Check and manage pacnew files


If you know of a way to accomplish that, that would be great.

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Exists already for existing tools …

The hook itself is not the issue. :wink:

Then … I dont know what is ?
You use the same hook in the same way but modify the exec (in delta):

diff -u "${pacnew_path}" "${modified_path}" | delta

Definitely not, until you make it 100% “safe” to click randomly in it (see my previous post)


In fact, this is the most frustrating work to do after each upgrade operation, in addition to those new additional packages.

It would be great to have this utility to start after all upgrades are finished, but the problem is that upgrading can be triggered via multiple tools: pamac gui, pamac cli, yay, pacman…

For Pamac GUI, the perfect solution would be to have the whole erasing, comparing, merging, editing operations inside Pamac interface, so after all upgrades are finished, a new pop window appears with full list of all new pacnew files that needs user intervention, at this stage the user can select what to do with each item, for comparing and merging an external tool like Meld can be invoked.

I’m sorry but i think this causes more problems than it resolves.

Honestly, it must be 5 years ago i touched any .pac* files. And things just work.

Contrary to this, when i very first started using manjaro i used a helper, and replaced shadow. Guess what happened next?

edit: at least don’t offer replace as a GUI button.

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With gentoo’s etc-update it’s like “1, 3, left, right, left, left, right, left, y, y”. Done.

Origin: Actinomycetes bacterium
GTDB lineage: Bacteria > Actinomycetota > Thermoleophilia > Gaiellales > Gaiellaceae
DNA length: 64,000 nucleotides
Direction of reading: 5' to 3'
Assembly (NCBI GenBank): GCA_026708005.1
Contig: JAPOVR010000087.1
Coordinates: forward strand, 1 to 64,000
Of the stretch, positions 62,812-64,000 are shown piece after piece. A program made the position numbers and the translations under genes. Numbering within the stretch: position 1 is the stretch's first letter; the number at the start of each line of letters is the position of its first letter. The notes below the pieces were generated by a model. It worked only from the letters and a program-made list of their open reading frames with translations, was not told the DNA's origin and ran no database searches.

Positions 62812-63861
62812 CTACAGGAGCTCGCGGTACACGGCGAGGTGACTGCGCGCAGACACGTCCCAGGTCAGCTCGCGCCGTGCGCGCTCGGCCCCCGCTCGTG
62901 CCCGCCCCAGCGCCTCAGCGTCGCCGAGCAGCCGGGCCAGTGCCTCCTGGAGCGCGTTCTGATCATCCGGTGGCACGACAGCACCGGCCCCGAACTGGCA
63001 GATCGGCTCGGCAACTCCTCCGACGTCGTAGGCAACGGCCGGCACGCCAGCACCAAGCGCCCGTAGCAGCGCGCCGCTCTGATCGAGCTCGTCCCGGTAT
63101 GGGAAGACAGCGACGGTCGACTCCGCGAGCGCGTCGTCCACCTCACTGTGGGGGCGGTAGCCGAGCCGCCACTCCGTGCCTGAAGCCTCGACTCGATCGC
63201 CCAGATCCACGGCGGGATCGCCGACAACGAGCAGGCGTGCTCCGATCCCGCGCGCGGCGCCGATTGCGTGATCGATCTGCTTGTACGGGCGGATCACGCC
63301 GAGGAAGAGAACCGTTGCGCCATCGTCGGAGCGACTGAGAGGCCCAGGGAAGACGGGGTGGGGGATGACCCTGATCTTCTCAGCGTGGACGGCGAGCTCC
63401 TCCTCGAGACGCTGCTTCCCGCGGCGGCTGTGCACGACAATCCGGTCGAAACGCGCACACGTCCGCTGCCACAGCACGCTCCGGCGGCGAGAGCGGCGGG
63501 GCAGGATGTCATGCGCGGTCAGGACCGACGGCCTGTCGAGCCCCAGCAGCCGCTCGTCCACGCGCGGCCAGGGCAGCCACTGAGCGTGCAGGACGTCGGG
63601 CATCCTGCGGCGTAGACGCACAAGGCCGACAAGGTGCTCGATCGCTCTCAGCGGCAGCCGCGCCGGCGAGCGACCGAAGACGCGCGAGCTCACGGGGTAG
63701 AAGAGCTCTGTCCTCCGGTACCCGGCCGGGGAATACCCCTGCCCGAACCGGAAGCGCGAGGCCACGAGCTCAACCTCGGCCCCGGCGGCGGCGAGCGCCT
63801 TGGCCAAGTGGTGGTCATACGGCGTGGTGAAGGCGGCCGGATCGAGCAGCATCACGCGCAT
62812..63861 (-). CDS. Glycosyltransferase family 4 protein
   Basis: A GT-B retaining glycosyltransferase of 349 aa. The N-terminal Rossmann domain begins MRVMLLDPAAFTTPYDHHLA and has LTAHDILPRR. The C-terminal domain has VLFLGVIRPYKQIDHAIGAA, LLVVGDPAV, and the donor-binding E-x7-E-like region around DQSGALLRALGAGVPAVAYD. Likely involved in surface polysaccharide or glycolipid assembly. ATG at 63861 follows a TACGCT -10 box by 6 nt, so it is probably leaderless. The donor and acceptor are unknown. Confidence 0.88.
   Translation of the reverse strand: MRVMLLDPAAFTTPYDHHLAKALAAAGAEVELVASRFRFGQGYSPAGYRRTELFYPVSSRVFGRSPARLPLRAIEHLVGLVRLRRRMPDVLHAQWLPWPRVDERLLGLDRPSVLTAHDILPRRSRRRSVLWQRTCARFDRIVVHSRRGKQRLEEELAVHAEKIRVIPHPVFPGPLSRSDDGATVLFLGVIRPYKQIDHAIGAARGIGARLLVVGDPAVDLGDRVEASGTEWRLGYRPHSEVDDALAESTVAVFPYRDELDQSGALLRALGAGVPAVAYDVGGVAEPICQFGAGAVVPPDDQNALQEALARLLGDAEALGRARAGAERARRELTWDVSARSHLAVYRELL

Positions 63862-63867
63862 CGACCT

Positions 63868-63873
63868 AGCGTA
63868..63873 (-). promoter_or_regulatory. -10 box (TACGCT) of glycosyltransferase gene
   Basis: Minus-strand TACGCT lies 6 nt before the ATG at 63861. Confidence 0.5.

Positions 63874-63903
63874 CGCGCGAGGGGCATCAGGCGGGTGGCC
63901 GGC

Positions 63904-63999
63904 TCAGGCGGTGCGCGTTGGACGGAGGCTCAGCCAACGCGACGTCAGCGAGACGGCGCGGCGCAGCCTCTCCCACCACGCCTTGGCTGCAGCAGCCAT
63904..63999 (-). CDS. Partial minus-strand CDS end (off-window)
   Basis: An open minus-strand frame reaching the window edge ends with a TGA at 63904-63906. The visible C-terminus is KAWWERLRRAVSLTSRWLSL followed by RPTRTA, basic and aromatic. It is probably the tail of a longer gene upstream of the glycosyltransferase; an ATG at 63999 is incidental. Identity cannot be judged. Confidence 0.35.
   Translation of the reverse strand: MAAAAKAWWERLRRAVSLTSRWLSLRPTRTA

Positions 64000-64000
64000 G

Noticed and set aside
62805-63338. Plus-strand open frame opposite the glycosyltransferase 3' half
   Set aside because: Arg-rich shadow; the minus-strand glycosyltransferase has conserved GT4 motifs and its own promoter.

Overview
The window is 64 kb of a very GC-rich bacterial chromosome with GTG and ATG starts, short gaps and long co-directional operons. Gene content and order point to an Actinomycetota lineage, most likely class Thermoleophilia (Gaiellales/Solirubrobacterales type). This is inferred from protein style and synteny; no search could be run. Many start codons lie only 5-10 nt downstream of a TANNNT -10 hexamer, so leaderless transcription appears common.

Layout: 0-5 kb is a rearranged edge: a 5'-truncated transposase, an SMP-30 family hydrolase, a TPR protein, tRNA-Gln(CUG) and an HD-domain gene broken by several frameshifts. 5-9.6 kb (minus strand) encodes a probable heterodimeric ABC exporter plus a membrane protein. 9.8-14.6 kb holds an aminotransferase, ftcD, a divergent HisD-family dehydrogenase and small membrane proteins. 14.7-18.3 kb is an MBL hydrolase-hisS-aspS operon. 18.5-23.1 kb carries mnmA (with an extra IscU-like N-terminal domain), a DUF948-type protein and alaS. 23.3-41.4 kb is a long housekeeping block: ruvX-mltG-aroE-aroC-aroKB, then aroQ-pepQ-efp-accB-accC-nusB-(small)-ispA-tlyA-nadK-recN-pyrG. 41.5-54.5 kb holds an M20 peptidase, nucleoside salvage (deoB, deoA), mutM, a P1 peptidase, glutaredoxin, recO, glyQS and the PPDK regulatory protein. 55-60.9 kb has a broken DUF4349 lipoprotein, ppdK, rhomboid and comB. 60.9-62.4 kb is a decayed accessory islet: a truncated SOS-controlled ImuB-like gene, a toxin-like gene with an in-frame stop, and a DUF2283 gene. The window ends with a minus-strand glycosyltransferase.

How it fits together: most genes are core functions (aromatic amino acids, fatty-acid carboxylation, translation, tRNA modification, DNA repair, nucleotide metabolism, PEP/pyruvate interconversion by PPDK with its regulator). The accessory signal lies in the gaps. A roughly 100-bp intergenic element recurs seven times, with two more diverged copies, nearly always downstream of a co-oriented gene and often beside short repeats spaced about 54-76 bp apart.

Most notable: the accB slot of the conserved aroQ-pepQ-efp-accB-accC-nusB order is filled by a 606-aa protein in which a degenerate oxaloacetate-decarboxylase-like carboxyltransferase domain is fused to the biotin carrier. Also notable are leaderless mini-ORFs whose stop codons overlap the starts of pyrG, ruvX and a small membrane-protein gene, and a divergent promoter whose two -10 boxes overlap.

Has to be great using 5 years old config files, with who knows how many deprecated options and who knows how many missing new ones.

And this is the reason no amount of scripts, apps and helpers will help if you don’t use your brain.


If a software is close to decently written, there is no issue. Deprecated options don’t matter except they make a log message telling you so. New options default without being explicitly specified, so nothing breaks. If some cross-compatibility issue arises, then ti is communicated. Otherwise the software you are using is trash for just assuming every user runs a clean compile or tracks upstream and modifies their config in sync.

edit: i have only released software as tarballs, but even then i always knew i had to handle configs of previous versions in some way.

What are you talking about?
pacnew files arise because of modified configuration files and pacman takes the stance that it shouldnt just overwrite those …
So no … defaults dont ‘just happen’ with ‘good software’.
Firefox or X11 or whatever will still use the configuration files that take precedence, as they should, and the package manager respects your configuration, as it should … hence … users must manage changes, such as when the ‘community’ repo was deprecated… in that case users who had modified pacman.conf must handle the difference … users that had never modified it would not receive a pacnew.

If you use Linux you know your configs work forever. So is right to assume in other software. If they don’t care to do that, at least they should warn about deprecated features before stopping supporting them. Never should it happen that things don’t work because of outdated config.

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What again ?

So surely all of my xorg configurations and my clipboard script will work under wayland?